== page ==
Notwithstanding areas of concern, developed market equities showed resilience and continued the upward trend to set new highs. Global developed market equities ended the December quarter with the MSCI World ex AU index returning +7.2% (Australian Dollars) led by gains from the US and Europe.  In contrast, the MSCI Emerging Markets index recorded a -2.0% (Australian Dollars) return over the 3 months.

Despite a weaker November, the US market was strongly positive overall. Several European countries reintroduced restrictions on travel and hospitality industries due to the Omicron variant, however, markets across Europe performed strongly. China was one of the worst performing markets, largely driven by fears over a potential lockdown following the rapid spread of the Omicron. Elsewhere in Emerging Markets, Turkey’s share market rose but underperformed in Australian Dollar terms because of significant currency weakness, Brazil lagged as the central bank continued to raise rates in response to rising inflation and Russia fell as geopolitical tensions with the West heightened over Ukraine.

Diversified Strategies Growth   

After a period of uncertainty in early 2020, a recovery in market sentiment has seen transaction volumes recover to pre-COVID-19 levels. Most unlisted markets continue to build in upward revaluations, catching up to the trend in listed markets.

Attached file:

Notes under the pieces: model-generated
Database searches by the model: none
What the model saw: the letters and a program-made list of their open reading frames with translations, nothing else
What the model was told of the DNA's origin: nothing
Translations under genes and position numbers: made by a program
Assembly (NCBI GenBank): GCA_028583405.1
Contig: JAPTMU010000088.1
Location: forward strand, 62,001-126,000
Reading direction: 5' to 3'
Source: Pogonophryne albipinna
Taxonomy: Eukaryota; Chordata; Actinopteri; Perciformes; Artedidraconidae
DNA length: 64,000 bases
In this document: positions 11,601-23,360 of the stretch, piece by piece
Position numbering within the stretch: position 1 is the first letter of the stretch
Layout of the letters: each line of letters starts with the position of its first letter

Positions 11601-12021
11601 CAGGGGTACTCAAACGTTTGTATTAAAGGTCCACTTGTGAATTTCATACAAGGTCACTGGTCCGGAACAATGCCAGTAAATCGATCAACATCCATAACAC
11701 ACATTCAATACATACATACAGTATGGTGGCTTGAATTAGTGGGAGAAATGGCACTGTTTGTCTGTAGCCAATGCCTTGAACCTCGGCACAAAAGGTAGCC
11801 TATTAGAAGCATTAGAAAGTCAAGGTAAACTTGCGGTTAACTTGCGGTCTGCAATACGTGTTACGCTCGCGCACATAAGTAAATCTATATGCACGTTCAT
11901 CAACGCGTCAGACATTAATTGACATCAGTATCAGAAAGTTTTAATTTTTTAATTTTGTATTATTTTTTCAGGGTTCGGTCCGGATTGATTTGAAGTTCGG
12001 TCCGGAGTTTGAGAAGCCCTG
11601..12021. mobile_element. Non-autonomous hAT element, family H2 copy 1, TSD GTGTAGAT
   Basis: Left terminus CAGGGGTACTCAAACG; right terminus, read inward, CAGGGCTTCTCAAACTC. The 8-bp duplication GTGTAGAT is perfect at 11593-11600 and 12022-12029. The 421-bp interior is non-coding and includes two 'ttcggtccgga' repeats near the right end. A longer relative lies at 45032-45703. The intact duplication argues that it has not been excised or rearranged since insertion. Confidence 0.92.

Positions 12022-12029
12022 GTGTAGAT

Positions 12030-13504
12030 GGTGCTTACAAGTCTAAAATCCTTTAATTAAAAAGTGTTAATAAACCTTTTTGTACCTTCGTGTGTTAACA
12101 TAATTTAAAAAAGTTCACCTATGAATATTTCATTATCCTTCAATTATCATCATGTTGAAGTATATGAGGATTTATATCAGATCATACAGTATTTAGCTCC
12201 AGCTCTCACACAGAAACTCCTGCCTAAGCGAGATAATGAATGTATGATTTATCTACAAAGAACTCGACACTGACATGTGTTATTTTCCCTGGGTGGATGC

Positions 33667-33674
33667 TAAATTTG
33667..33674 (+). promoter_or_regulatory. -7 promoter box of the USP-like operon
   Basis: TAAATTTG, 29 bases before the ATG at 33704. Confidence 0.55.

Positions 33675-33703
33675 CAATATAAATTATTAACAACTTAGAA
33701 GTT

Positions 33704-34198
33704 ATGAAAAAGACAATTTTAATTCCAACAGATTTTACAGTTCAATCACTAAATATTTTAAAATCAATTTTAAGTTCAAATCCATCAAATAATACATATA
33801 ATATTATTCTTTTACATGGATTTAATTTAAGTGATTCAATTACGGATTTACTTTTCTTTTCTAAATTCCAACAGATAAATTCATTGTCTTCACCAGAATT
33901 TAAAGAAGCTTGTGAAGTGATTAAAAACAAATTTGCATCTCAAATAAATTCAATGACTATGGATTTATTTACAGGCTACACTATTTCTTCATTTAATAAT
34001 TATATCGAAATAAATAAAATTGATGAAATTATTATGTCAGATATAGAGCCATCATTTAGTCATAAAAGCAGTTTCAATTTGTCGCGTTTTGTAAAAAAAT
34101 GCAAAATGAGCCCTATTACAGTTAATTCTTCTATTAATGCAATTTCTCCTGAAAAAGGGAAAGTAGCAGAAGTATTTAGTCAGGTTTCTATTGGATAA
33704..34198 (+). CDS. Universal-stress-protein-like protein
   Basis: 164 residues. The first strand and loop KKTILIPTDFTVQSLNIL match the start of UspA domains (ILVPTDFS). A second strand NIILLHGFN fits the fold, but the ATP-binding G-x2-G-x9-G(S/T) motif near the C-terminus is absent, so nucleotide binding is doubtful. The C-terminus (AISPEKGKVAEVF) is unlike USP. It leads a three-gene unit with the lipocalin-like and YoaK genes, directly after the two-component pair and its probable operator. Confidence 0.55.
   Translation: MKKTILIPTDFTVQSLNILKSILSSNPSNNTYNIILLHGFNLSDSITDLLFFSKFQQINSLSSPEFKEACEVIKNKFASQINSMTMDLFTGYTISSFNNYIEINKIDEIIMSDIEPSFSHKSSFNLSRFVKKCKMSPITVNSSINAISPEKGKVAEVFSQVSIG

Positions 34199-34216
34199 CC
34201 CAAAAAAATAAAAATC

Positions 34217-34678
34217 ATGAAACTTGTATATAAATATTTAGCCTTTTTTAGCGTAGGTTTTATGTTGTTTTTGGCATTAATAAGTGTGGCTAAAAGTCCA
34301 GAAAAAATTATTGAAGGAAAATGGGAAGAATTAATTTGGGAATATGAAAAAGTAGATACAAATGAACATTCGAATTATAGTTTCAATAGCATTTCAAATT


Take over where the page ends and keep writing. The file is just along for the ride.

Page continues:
The Australian property market experienced an increase in activity in the December quarter as lockdowns in New South Wales and Victoria lifted, albeit with the Omicron variant disrupting the recovery. Demand for assets in the industrial sector continued to remain strong and there was significant uplift in underlying valuations. The office sector has remained strong, having seen an improvement in leasing activity towards the end of the year. Whilst the retail sector continues to be impacted by the effects of both the pandemic and e-commerce, it appears to have stabilised.

Fixed Interest

The Australian bond market posted a negative performance over the quarter, with Australian Government Bond yields significantly increasing over the quarter, with the one month change in 3-year Government Bonds being the largest since June 1994. The sharp move higher in bond yields was caused by the RBA abandoning its ‘Yield Curve Control’ (buying bonds to keep the yield down 0.1% for 3-year Bonds).

Inflation surprises and upside in economic data prompted the market to reassess the RBA’s guidance and now expects official rate increases as soon as April 2022. Increases in rates will mean there will be downward pressure on existing bonds. Global bond markets experienced a volatile quarter though finished the quarter largely unchanged.


The Australian cash market returned 0.0% over the quarter. Money market yields remain at historically low levels as the RBA continues to hold the cash rate at 0.10%.

The information in the article above has been prepared in good faith by Funds SA. However, Funds SA does not warrant the accuracy of the information and to the extent permitted by law, disclaims responsibility for any loss or damage of any nature whatsoever which may be suffered by any person directly or indirectly through relying upon it whether that loss or damage is caused by any fault or negligence of Funds SA or otherwise. The information is not intended to constitute advice and persons should seek professional advice before relying on the information.